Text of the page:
It’s clear now what data needs to be analyzed to improve your company’s fleet financials.
In the July/August issue of Fleet Financials, fleet management company subject-matter experts shared steps on how to better leverage the growing amount of data generated by fleet analytics. Now, these same subject-matter experts discuss how to turn this analytical knowledge into action and cost-saving strategies.
Knowing the Value of Data
According to Don Woods, department head, Client Information Systems (CIS) at ARI, “a fleet manager needs to be able to answer several critical questions when looking to leverage their fleet’s data to their advantage.”
These questions include:
- What are you going to measure?
- How are you going to measure it?
- What data can you obtain inside your organization, through your supply chain, or third-party technology solutions?
- How is it connected and related?
- Are there any legal or regulatory restrictions (especially if the fleet is part of a global organization)?
- What does your output look like, i.e. what are you aiming to produce?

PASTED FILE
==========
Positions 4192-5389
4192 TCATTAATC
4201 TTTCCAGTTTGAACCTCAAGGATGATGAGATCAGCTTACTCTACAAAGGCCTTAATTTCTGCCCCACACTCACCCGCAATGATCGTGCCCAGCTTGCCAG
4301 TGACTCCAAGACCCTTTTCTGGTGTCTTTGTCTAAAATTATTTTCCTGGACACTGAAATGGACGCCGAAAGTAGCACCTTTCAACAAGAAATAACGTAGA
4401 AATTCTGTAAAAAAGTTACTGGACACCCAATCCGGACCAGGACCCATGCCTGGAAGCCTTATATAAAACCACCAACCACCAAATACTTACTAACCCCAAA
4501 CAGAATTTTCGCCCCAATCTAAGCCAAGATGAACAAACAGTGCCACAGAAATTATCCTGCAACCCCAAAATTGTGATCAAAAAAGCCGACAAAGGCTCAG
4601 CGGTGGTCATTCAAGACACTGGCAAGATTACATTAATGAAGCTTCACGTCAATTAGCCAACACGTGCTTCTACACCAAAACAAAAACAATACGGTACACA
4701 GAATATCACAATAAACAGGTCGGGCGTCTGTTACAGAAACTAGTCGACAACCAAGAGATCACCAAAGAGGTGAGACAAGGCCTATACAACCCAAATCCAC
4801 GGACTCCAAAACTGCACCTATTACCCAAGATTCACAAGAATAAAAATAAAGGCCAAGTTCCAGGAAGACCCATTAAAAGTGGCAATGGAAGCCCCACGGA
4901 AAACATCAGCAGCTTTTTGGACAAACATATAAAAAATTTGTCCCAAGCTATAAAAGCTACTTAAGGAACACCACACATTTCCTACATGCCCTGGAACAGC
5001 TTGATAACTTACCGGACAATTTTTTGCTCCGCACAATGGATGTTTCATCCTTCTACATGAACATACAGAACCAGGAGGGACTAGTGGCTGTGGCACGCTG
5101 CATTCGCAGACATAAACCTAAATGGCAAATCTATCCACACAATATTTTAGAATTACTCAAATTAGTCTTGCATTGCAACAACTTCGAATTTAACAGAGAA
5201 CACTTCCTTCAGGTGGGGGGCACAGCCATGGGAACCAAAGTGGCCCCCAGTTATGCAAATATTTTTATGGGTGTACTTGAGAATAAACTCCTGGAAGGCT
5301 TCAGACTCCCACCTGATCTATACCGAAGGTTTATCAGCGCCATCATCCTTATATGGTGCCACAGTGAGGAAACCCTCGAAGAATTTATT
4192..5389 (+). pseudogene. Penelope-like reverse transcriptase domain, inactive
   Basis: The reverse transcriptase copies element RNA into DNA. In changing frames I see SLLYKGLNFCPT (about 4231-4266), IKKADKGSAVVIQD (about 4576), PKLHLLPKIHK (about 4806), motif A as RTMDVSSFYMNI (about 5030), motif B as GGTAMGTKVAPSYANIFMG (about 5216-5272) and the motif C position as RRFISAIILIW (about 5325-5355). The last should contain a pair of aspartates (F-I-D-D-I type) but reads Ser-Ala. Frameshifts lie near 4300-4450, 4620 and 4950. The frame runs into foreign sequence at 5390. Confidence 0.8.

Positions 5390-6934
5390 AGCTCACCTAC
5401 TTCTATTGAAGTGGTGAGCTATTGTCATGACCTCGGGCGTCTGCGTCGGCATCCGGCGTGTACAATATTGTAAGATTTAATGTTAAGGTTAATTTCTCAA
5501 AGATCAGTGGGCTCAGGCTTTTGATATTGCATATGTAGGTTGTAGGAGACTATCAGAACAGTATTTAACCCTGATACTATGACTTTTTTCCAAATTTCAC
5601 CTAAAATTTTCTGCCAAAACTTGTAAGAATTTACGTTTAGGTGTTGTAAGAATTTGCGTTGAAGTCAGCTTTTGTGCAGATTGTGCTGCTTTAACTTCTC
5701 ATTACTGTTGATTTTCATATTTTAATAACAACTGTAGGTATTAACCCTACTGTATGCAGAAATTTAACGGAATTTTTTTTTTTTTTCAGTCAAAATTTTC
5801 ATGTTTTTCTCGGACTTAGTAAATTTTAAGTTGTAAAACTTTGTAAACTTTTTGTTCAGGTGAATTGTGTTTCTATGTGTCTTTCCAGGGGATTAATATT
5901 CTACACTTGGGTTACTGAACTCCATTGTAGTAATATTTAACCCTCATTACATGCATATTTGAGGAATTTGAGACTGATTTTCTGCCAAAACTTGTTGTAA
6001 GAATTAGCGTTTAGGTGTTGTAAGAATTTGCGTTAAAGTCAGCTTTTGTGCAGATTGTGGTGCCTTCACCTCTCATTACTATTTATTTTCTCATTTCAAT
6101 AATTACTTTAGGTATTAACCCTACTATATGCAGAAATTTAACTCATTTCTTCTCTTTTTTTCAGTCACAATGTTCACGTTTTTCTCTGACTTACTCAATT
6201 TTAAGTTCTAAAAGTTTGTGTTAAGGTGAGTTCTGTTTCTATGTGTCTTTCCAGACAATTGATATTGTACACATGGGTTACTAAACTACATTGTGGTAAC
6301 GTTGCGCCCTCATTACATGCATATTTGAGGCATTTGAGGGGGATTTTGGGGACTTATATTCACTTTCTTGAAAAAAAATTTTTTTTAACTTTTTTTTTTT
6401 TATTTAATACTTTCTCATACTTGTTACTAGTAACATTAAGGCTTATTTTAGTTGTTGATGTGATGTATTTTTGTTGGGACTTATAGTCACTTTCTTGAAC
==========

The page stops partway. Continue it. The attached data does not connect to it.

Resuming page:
“There is real power in data, which can serve as the catalyst for introducing significant and positive change throughout a fleet. But, analytics involves more than just having the data. Fleet managers must make sure they understand what the data is telling them, which means they need systems to help them make sense of it all. Meaningful action and genuine cost savings can only be uncovered once you have the ability to not just see the data, but to understand it as well,” Woods said.
As always, policy is key. Once you have fleet analytics in hand, and have spent the time analyzing the data, your main goal is to hold your gains.
“It is important to hold the gains, so tying them to the fleet or company policy and then monitoring performance is key. Leverage exceptions reports with the field and hold recurring management calls to review the trends and required actions. Focus on areas with the greatest opportunity and push incremental change,” said Dan Hannan, executive director of strategic consulting for Merchants Fleet Management.